Updated: Mar 31, 2021
I have degenerative disc disease. I have scoliosis. I have osteoporosis. My sciatica is acting up. I have stenosis at L3 / L4. Does anyone have any good stretches for my herniated disc? Should I sit on an exercise ball? I feel better when I sit. I feel better when I move around. My SI joint hurts. How about ice or heat, which do you recommend? Does any of this sound familiar? These are just a few of the questions I received yesterday. But my favorite was the one I wanted to tell you about now…
My client said, “ My back hurts, again…so I did my exercises...the pain went away. When will it be better? When will stay away forever?”.
It’s important to remember that the symptom is just that…a symptom. The exercises correct the cause of the symptom - your imbalances. If you address the cause, the pain not only goes away, it stays away. The difference maker for the pain from returning is repeating the exercises until you produce muscle memory. Strength is not the objective. Neither is flexibility. The objective is having your body move correctly and with balance. And by balance, I mean move equally from side to side, front to back, and top to bottom. We are not referring to the the ability to just stay upright, or “not fall over”, when we are talking about balance.
Proper function is really about moving according to the your design. Moving correctly. Moving without compensation.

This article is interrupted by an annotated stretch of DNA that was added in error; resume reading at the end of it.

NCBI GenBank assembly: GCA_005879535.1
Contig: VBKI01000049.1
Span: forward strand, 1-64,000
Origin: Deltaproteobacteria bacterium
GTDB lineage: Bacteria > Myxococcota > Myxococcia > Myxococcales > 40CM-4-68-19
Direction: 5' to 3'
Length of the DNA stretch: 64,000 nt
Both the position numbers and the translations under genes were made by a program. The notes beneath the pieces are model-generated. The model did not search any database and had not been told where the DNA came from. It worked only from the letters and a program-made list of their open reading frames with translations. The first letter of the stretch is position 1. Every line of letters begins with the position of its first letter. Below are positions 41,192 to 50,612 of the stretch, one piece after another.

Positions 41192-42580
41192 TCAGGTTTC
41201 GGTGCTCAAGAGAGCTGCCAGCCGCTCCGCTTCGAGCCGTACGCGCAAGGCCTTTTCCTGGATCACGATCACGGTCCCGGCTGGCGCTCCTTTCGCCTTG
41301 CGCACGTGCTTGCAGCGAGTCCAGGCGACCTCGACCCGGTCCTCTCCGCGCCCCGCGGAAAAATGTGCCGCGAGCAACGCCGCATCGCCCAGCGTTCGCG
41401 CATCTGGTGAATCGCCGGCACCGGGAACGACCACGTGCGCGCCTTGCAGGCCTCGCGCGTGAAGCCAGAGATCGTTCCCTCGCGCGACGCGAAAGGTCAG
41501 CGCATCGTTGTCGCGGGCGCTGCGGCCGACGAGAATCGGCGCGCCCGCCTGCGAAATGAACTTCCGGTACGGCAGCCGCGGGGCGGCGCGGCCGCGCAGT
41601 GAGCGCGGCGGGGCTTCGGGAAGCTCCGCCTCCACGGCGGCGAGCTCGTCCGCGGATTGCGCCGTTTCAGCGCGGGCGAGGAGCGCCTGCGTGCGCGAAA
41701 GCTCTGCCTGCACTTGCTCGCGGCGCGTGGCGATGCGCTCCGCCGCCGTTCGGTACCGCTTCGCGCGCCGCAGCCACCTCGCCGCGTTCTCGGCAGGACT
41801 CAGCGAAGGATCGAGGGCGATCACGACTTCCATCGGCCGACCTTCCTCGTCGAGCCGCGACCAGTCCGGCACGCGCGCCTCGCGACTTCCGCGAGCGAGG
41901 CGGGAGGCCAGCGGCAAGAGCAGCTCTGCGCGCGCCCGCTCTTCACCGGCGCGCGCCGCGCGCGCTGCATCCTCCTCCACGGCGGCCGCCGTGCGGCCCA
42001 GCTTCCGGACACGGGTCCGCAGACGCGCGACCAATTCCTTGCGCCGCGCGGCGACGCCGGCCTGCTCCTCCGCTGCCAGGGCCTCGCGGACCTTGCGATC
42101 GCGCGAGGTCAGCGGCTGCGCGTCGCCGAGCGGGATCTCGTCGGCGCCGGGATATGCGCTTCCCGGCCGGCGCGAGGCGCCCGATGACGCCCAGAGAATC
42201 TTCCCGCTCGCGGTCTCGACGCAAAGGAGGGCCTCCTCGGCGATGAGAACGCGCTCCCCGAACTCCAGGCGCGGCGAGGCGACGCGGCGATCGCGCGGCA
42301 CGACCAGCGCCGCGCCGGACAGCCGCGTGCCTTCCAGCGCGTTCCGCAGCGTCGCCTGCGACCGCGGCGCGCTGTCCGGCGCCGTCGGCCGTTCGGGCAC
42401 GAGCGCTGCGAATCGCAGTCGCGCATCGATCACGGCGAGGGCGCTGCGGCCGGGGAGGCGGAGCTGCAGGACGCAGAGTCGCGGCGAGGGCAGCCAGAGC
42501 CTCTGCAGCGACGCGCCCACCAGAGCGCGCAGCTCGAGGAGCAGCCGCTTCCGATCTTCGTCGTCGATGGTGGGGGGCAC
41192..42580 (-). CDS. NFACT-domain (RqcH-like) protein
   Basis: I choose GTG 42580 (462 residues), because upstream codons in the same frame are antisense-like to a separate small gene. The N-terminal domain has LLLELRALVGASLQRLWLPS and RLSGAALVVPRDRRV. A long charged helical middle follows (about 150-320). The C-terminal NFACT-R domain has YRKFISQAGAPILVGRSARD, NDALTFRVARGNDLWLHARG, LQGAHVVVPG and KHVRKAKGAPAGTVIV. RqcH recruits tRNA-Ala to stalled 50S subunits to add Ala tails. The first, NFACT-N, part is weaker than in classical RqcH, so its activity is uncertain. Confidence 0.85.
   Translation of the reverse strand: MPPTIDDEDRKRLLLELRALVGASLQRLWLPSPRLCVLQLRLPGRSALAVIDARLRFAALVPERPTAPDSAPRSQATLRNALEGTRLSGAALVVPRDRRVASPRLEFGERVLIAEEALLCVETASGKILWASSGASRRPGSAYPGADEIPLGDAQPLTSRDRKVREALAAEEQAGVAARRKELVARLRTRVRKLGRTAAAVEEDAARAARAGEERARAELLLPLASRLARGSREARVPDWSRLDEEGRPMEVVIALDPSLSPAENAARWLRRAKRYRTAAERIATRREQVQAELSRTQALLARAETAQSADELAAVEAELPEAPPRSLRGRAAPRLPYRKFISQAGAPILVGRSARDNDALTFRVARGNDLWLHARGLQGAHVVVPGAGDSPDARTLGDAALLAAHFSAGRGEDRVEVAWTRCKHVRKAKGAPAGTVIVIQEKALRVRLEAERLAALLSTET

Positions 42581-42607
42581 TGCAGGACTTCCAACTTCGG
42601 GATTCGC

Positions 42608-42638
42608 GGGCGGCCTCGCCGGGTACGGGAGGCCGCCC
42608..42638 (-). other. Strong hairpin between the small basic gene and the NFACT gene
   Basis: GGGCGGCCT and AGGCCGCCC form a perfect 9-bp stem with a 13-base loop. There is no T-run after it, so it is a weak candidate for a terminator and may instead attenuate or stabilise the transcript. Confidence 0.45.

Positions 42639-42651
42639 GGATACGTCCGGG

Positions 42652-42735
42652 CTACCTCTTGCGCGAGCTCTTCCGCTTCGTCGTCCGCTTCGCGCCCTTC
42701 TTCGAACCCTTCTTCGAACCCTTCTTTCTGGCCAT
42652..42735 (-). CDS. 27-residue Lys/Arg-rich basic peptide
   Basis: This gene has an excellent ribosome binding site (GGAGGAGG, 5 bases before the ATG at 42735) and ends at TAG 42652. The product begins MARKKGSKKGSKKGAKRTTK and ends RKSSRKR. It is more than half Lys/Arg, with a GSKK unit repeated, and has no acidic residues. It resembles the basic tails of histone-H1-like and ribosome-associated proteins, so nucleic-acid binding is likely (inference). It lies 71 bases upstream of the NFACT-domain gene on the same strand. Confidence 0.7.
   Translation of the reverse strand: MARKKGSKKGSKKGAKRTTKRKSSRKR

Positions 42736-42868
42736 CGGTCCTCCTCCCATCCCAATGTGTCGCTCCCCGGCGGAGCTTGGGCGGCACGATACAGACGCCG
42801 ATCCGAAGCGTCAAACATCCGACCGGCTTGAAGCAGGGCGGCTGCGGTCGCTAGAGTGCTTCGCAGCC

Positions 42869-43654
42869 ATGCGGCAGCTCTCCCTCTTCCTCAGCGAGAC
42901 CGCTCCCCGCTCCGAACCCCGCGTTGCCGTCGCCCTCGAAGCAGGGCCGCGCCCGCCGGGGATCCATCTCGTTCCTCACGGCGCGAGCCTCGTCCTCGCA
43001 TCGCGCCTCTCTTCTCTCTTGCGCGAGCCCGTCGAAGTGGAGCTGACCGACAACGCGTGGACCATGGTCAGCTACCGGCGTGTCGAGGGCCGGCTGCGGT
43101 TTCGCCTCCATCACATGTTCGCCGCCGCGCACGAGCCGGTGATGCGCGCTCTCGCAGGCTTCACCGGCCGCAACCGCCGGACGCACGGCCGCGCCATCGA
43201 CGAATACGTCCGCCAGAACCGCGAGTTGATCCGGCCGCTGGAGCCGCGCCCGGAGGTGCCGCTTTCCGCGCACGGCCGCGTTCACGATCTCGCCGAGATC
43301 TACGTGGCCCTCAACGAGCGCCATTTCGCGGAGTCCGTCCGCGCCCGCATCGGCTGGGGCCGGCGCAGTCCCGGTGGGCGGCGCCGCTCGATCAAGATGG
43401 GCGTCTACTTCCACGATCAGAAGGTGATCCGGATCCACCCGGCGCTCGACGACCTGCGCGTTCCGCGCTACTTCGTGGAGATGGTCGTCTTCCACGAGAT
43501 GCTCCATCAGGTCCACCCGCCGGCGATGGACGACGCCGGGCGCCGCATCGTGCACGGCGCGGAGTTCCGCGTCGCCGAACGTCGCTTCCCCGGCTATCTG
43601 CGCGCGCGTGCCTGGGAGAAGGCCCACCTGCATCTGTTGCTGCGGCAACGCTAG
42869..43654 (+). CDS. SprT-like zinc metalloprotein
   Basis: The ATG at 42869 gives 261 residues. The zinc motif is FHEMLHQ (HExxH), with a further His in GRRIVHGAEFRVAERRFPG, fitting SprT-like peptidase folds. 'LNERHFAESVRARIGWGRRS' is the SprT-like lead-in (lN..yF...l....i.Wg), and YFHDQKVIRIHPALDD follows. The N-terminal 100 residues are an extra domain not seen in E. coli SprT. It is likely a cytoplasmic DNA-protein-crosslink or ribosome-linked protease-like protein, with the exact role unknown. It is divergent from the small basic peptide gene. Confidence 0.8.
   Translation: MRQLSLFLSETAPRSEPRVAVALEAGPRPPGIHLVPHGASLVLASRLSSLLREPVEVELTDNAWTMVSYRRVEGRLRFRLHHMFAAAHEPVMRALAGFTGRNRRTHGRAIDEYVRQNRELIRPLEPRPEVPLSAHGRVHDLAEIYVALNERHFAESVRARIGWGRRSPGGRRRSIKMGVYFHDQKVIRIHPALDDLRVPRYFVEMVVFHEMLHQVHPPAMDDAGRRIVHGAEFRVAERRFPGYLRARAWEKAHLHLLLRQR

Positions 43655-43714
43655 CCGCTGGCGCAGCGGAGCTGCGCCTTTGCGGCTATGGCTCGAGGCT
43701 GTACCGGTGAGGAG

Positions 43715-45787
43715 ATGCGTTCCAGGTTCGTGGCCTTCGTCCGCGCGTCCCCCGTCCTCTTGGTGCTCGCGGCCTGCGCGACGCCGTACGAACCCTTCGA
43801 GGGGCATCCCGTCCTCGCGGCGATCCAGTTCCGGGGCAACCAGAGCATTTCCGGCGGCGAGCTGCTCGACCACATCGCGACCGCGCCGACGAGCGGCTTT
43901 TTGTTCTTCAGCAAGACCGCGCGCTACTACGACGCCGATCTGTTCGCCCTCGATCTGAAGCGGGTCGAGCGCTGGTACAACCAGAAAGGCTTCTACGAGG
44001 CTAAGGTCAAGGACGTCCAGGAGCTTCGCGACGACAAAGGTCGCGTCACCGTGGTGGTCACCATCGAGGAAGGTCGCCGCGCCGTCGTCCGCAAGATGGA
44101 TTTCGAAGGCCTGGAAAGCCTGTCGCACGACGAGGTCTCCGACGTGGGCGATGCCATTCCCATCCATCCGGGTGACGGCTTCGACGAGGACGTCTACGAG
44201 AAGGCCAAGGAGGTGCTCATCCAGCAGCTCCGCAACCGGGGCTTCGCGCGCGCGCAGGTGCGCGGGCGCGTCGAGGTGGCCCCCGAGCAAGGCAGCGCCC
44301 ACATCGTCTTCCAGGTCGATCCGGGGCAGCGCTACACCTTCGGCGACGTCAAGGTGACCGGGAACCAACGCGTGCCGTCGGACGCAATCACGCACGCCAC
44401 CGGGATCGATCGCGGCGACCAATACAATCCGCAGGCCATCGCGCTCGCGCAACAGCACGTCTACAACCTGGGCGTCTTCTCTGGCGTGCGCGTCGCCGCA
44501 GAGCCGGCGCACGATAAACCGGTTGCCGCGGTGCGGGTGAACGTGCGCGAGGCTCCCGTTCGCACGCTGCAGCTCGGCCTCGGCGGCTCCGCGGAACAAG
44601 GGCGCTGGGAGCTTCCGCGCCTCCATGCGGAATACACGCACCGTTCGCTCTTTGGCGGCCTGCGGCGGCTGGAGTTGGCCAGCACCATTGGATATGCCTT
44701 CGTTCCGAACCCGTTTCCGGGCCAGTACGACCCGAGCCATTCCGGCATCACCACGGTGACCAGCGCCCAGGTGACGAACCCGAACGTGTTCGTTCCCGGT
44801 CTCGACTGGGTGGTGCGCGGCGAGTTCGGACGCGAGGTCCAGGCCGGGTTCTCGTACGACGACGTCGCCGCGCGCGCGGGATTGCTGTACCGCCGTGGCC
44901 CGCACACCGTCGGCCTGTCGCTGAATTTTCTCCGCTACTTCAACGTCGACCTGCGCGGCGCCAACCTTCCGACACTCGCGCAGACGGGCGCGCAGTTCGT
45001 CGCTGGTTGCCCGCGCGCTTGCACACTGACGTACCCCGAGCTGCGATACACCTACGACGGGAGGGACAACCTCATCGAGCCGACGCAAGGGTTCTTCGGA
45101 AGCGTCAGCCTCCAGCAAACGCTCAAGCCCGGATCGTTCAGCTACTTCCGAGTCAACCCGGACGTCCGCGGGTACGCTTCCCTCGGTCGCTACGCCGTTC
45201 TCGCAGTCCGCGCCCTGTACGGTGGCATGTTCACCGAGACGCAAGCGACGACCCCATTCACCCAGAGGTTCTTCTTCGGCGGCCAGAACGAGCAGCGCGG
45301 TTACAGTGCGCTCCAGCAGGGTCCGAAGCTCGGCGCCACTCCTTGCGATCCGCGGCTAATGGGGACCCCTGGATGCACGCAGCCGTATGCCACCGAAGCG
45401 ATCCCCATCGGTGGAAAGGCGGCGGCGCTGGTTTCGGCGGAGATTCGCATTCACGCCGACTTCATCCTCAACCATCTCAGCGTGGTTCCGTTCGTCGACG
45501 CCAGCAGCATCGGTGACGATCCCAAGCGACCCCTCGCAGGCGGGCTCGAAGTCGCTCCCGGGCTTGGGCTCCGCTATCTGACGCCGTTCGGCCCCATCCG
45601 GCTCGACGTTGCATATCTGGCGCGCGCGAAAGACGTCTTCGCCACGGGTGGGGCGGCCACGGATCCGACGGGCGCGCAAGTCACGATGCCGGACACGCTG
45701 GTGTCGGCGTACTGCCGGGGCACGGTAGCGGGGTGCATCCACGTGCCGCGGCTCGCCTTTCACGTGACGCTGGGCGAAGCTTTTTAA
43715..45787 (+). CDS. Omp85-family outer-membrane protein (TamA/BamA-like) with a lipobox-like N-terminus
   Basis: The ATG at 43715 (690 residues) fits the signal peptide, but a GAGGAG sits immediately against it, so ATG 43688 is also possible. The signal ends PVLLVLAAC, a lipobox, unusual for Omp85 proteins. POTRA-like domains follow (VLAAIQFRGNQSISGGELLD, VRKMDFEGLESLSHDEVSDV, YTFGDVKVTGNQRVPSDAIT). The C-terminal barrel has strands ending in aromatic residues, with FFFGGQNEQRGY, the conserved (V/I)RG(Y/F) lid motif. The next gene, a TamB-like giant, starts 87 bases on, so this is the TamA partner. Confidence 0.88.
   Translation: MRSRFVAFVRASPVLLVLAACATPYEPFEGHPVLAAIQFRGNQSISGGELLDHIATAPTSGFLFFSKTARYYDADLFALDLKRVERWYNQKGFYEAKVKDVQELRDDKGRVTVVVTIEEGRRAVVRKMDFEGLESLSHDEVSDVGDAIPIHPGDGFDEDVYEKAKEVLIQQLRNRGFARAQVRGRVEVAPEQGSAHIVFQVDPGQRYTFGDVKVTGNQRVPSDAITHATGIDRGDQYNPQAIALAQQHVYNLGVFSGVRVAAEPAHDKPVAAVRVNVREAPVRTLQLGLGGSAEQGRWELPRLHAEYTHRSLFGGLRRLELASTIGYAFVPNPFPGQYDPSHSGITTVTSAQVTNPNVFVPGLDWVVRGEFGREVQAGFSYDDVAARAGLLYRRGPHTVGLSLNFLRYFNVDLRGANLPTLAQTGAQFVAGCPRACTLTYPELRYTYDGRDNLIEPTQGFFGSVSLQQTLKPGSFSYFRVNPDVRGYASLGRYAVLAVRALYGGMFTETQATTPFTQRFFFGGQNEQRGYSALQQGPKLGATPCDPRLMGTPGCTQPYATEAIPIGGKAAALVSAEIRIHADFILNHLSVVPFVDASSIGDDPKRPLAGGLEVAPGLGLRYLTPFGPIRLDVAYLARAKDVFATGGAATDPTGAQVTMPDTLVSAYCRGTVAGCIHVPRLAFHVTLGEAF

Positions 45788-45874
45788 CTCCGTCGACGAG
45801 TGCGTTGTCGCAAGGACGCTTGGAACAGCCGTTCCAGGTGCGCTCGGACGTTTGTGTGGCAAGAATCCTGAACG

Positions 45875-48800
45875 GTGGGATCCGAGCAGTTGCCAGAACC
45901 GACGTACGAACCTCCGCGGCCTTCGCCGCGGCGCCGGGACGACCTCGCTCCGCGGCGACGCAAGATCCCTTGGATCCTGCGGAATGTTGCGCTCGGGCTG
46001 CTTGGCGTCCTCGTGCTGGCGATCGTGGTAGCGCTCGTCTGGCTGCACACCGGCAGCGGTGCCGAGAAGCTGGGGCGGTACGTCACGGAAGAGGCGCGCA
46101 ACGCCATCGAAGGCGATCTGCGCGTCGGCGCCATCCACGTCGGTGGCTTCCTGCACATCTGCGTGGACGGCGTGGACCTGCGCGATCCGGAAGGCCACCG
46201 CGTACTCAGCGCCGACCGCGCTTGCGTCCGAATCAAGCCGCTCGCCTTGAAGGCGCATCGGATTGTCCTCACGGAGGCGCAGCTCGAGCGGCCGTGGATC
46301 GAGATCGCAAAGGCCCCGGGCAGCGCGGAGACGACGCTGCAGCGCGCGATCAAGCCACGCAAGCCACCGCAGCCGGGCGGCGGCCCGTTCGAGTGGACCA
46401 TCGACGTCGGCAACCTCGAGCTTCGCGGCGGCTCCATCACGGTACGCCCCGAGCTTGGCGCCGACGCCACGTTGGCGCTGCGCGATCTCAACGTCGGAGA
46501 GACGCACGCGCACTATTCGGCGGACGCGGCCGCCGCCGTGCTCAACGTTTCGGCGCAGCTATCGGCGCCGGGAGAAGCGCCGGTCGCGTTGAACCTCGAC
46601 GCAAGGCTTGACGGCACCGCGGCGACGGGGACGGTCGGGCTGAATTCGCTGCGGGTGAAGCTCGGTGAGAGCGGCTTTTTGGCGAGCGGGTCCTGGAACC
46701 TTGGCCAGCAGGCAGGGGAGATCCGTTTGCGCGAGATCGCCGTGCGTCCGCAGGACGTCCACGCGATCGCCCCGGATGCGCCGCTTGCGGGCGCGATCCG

Here’s a quick way to restore proper movement if you are experiencing lower back pain. Using Exercise #32 from the Exercise Library provides a good example of impacting how you feel very, very quickly. Some think of it as a quick fix or as a training exercise for skiing. But, it's really a powerful corrective exercise. The exercise will feel basic at first, but will quickly get more demanding the longer you hold the position. And the effect will also be temporary at first, but can become permanent as you work to correct the proper movement of the lower spine and hips. Remember: the imbalance is what's causing the pain. Correcting the imbalance is what is taking the pain away. It’s just that simple.
When doing this exercise:
- Remember to keep your lower back pressed into the wall the entire time
- Keep your feet under your knees so that the heel is just in front of the knee
- Keep your weight in your heels
- Hold the position for at least 1 minute...up to 2 minutes
If you haven't taken the Free Evaluation, take a few minutes and walk through it above. Then, get your routine from the Exercise Library, and start feeling better today.